The Supreme Court upheld this principle in its 1926 decision, Myers v. United States, in which the Court held, “The President is empowered by the Constitution to remove any executive officer appointed by him by and with the advice and consent of the Senate.”
The Court in Myers went on to further hold that “this power is not subject in its exercise to the assent of the Senate, nor can it be made so by an act of Congress.” In other words, Congress cannot pass a law granting any executive officer a right to stay in office once the president decides to remove him.
But in 1935, as part of its massive move to the judicial left, the Supreme Court in Humphrey’s Executor v. United States overruled Myers, holding that Congress could pass laws restricting the president’s ability to remove a subordinate.
Even then, Humphrey’s Executor applies only to certain officers who have some powers that resemble legislators or judges, such as commissioners on the Federal Communications Commission or members of the National Labor Relations Board. It does not apply to purely executive officers like the FBI director — who continue to serve at the pleasure of the president.
The Supreme Court’s most recent major case under the Constitution’s Appointments Clause was Free Enterprise Fund v. Public Company Accounting Oversight Board, decided in 2010. In that case, the Court held that it violated the Constitution to allow the members of that board to be removed only for good cause by the Securities and Exchange Commission, comprised of members who likewise can be removed by the president only for good cause. The Court concluded that this double layer of insulation from the elected head of the Executive Branch made the board members too unaccountable to the American people in the nation’s democratic system to be allowed under the Appointments Clause.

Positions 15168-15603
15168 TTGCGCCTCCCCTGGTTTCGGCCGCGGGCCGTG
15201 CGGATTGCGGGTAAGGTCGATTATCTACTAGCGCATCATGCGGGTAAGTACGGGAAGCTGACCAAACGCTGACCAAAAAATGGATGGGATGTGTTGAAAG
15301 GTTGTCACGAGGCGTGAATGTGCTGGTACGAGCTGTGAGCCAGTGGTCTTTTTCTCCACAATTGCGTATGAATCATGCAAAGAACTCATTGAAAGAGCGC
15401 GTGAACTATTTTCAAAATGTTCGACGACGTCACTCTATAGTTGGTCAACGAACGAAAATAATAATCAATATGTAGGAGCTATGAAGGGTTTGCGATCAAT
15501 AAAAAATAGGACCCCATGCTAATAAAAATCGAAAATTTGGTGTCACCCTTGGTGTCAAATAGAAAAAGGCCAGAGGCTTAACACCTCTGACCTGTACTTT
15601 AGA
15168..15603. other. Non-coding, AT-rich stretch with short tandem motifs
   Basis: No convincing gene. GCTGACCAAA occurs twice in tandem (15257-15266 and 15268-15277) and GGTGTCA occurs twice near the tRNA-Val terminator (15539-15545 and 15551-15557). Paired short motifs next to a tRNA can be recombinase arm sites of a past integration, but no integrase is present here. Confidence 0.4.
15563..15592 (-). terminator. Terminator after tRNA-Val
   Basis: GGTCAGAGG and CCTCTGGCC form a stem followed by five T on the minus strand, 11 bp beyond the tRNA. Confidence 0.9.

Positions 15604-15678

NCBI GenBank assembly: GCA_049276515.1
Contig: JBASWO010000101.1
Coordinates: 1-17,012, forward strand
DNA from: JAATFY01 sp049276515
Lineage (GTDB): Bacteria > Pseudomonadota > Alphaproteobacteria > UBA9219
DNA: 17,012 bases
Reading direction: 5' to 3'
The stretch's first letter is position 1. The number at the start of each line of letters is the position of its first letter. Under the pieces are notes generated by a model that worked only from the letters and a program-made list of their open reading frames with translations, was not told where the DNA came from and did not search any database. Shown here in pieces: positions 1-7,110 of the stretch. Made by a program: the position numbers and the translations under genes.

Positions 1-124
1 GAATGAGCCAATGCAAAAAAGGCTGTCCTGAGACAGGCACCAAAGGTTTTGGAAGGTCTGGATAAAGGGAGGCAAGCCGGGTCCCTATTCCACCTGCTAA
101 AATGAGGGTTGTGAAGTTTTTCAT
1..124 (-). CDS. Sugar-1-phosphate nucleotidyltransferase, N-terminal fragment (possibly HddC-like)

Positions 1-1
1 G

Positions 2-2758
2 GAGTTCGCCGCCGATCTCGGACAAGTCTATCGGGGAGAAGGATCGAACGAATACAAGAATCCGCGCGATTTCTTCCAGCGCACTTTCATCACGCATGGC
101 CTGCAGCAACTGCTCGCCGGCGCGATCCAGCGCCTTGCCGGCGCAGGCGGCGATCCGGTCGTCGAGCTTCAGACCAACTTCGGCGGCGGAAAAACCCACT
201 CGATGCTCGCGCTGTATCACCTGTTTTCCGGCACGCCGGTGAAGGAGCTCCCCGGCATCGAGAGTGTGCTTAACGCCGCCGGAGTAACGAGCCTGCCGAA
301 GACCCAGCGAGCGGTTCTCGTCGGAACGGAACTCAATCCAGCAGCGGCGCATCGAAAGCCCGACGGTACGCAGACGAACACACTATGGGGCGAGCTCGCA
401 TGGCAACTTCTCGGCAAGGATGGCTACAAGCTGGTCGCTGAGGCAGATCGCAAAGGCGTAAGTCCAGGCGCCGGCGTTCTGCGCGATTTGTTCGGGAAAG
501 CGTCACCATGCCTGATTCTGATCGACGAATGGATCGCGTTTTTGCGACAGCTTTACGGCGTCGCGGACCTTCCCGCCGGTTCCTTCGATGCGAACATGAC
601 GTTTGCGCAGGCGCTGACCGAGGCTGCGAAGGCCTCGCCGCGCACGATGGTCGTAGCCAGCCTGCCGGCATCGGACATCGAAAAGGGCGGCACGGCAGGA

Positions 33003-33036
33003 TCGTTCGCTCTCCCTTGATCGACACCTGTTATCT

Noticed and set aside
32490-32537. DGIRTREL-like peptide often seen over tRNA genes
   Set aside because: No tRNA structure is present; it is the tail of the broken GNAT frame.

As Chief Justice John Roberts explained in Free Enterprise Fund, Article II of the Constitution:
…confers on the President the general administrative control of those executing the laws. It is his responsibility to take care that the laws be faithfully executed. The buck stops with the President. The President therefore must have some power of removing those for whom he cannot continue to be responsible.
People on the left can argue all they want about the politics of firing Comey or whether it was warranted from a policy standpoint. But they cannot argue about whether it was legal, or precipitated some sort of constitutional crisis. The FBI is a manifestation of the ultimate coercive power of the state: the power not only to investigate and seize records and information, but also to arrest, detain, incarcerate, and even use legal force. As envisioned by the Framers of the Constitution, democracy demands that the commanding officer of such an incredibly powerful agency must always answer to the person the American people elected as the chief executive officer of the nation.
The FBI director serves at the pleasure of the president. The president therefore has full authority under the Constitution and federal law to fire the head of the FBI, just as he can thousands of other political appointees, and is accountable to the American people for how he chooses to wield that power.